24
Aug
2011

Increased consumer knowledge, a challenge of adaptation for luxury brands

It doesn’t take long for the Chinese to learn something new; it’s part of their cultural DNA. Their exposure to luxury has been a relative short one, which started as a need to show that they had money, and now manifests itself in an expectation of much better service and general treatment by luxury brands.

Naturally, luxury has been in tier one cities the longest so the change has started here, while the urban populations of lower tier cities are still enjoying the pure status that their luxury purchases bring. The urban dwellers of the top tier one cities now expect a different kind of store and a different level of service.

The top brands have reacted to these demands by opening flagship stores which are an Aladdin’s den, offering a very comprehensive product range and some special products not available in their other stores. Some brands have expanded the size of their stores, and in a few cases, moved them to a newer and more attractive location. The hope is that the change of view will make existing consumers remain loyal and build a stronger relationship with the brands.

Every brand now also understands that the level of service they are offering needs to be improved, in some cases dramatically. The challenge is and has always been staff retention and the balance between investing in staff development and the high churn experienced in China. It’s not unusual to see newly trained staff leave one brand for a better offer at a competitor who then doesn’t need to spend money on their training. Staff who work for those brands that invest in thier training become the target of those who don’t.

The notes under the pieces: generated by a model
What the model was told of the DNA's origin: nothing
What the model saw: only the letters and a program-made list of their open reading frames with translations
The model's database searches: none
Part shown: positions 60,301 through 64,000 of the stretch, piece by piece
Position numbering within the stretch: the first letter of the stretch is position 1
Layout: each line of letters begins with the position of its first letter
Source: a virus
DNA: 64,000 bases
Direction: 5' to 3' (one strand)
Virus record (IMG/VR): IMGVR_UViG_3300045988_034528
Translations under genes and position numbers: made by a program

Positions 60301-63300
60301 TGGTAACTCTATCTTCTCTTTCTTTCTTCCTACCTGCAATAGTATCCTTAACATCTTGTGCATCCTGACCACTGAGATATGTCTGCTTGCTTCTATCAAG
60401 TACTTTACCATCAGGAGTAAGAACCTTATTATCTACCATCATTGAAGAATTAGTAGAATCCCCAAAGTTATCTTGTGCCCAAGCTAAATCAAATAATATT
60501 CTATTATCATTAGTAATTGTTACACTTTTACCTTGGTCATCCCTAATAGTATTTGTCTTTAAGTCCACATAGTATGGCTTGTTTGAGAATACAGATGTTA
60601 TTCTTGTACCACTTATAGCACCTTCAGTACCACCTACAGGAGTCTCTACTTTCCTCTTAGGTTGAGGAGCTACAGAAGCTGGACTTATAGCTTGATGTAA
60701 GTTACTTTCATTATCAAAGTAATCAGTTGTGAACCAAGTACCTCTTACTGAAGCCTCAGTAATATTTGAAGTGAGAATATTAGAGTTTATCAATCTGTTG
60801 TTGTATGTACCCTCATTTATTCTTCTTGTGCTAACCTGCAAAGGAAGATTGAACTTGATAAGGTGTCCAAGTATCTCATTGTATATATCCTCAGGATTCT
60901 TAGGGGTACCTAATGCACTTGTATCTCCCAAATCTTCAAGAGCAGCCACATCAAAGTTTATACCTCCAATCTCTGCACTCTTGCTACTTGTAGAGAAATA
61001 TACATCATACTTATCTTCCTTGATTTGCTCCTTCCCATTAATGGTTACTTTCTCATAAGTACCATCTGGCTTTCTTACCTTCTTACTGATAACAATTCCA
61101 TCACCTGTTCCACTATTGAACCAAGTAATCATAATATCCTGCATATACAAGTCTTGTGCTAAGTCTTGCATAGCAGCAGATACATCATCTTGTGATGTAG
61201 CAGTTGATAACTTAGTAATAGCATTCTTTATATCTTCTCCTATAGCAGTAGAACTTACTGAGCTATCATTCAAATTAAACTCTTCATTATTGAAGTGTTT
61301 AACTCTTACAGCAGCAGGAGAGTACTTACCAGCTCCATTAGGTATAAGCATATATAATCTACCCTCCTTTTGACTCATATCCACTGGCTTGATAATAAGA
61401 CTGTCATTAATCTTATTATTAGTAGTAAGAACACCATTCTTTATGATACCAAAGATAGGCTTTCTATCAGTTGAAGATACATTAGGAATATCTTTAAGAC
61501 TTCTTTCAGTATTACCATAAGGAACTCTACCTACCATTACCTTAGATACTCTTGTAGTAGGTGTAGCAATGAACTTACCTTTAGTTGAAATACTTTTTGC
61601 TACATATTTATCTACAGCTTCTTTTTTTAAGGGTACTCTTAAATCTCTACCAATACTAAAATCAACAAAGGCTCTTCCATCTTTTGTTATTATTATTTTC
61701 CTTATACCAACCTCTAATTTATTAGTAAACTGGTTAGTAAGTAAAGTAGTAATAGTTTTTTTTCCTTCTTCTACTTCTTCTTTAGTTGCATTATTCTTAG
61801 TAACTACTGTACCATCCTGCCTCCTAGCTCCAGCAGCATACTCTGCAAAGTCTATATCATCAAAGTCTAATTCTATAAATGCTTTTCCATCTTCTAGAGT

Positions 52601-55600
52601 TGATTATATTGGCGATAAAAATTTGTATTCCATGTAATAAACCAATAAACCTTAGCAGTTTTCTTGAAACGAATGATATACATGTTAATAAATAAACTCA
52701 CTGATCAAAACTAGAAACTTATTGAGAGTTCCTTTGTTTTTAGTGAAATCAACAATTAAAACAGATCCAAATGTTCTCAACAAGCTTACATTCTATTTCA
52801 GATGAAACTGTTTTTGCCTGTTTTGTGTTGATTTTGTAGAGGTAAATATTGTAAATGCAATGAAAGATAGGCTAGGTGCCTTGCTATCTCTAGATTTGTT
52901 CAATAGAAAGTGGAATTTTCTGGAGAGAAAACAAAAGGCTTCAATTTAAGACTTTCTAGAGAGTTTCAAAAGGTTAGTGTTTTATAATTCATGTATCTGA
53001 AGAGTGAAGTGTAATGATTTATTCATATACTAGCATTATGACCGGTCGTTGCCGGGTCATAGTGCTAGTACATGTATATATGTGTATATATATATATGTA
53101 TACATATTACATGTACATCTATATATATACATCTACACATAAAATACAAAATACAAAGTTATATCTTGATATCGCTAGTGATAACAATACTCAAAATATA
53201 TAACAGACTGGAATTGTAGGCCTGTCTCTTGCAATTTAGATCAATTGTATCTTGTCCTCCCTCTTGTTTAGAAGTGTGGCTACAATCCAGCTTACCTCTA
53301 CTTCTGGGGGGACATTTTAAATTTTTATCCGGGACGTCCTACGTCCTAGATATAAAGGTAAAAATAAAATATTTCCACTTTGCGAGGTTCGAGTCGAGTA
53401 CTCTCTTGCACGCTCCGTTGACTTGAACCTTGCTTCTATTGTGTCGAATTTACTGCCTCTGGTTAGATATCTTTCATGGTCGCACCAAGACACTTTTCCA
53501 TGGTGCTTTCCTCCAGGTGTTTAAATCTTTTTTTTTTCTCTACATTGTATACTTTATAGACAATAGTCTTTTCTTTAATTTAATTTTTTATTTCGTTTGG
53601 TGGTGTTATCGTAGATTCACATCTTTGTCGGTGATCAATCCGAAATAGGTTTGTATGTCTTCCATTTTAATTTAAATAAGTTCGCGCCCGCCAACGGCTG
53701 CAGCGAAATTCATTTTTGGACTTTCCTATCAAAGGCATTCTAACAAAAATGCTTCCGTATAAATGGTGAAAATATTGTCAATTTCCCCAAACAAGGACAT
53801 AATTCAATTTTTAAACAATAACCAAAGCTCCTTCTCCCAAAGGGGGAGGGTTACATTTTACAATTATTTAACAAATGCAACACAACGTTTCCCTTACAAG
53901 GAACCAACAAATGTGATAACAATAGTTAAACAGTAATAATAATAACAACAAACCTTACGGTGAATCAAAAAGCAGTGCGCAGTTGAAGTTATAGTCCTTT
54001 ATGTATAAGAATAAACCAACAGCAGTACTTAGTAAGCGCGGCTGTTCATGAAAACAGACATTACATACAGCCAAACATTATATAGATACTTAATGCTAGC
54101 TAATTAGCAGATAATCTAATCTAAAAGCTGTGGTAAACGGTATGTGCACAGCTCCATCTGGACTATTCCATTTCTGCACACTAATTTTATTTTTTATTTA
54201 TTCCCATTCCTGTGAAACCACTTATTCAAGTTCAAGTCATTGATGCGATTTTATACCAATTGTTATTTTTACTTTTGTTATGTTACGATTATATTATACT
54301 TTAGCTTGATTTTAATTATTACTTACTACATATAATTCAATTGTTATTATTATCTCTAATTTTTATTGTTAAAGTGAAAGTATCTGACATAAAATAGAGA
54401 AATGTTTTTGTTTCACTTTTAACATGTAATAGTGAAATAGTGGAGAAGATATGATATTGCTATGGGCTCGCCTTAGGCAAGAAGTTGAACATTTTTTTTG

Unfortunately this issue is one the brands must resolve and the consumer doesn’t care about. The educated luxury consumer is not expecting better service just because they have money. No, they have now learned that being a luxury brand involves multiple touch points and only having high quality and expensive product’s doesn’t really make you luxury. They want personal luxury, individual luxury and tangible luxury, and so they should.

In a country where general service standards are poor for many cultural reasons, luxury brands have their work cut out to make their stores and the engagement with them an end-to-end luxury experience. No doubt they will get there, because they have no choice. They acknowledge that Chinese consumers will be the bread and butter for the business for many years to come, and that the investment will be worth it.

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